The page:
*If you know that reference, you are really good.
My husband Eric, is pretty handy. He can build, paint, fix things, and just create, in general. This past weekend, though, I was truly impressed. He replaced the battery in my iPod Mini.
He bought the iPod for me as a gift. It is engraved. Plus, it is the last of the flash-drive iPods, and I really like it. But, the battery had quit charging. I read through the fixes at Apple, where they told me to find an album of average length, note the time run on it, fully charge the iPod, then play the album and do some kind of subtraction to determine how long the battery was lasting. Here’s how long mine lasted: long enough to plug in the headphones. Seconds after that, I get the message that the battery is low and it needs to be recharged.
I could have mailed in the iPod, and they would have replaced it with a refurbished iPod in which the battery had been changed. They couldn’t guarantee I would get the same color, but for an extra charge, they would engrave the ‘new’ one with the same text. All this for the low price of $59 for the battery and $189 for the service. Yipee.
After some online searching, I found ipodjuice.com. They offer a battery replacement kit for all generations of iPods, lots of technical support, and videos to walk you through it. They will also change the battery for you, for less than Apple charges. We opted for the kit which runs about $35. The battery, which boasts longer life (in milliamp hours, mAh) than the original stock Apple battery, came with all the tools and fantastic instructions. It was evident that they really want you to succeed with changing the battery.
Eric is very strong, but also can be delicate when working on things, so I knew he would be o.k. Even so, I was quite nervous throughout the process and had quite an adrenaline rush by the time he was finished. (I danced it out with music from my now functional iPod.) He started by discharging any static electricity he might have had, as per the instructions. (I would have quite here.) He then pried off the white plastic covers on either end, and afterwards removed these microscopic screws that hold the unit inside the case.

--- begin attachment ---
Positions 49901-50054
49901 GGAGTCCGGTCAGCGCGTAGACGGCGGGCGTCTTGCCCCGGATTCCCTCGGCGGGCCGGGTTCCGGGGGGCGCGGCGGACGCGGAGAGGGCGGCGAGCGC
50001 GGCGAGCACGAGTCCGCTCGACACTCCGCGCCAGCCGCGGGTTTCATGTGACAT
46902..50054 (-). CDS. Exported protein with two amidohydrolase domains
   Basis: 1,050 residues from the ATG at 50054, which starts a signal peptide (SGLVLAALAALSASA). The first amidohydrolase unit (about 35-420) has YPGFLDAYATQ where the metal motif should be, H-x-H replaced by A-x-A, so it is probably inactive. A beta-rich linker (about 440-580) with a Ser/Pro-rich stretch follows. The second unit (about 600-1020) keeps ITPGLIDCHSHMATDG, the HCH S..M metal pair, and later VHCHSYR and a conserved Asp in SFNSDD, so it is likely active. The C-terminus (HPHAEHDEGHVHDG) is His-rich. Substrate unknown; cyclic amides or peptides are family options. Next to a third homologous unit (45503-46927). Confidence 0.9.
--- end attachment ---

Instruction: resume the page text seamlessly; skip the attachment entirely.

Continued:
There are lots of warnings on the instructions about when to be careful to ‘not touch the Molex’. The Molex is some kind of conductive coating or rubber or something. The important thing is that disrupting it will render the click wheel inactive or make the headphone jack worthless.
Having removed all of the wires and screws, Eric next slid the main unit out of the chassis.
After the unit was out, it was pretty easy to remove the old battery and replace it with the new one. If you decide to try this yourself, I recommend taking pictures of the the orientation of the old battery and the wires that connect it (something I failed to do) because the extra length of wire (cable?) is hard to get situated back correctly.
Once the new battery was in place, he had to tape some parts down with special tape so that the unit would slide back into the chassis correctly. This part required both force and finesse, because it doesn’t slide easily but you don’t want to crack the display screen. He then replaced the screws, and popped back in the plastic pieces. It wouldn’t have hurt to have original orientation pictures of these pieces, either. One end is tricky to figure out the direction.
The battery comes partially charged, so after this, I turned it on, and it worked perfectly. There is one tiny nick we made while prying the sides open, but it is less noticeable than the ding on the edge it got when I dropped it while run/walking on the riverwalk in Bastrop. And if that is the only drawback, it was well worth the monetary savings. Plus I get to keep the original iPod that E bought for me.
I would recommend ipodjuice.com to anyone who is facing the dilemma of what to do when their iPod quits holding a charge. It was well worth the money, and their site has excellent support. Good luck.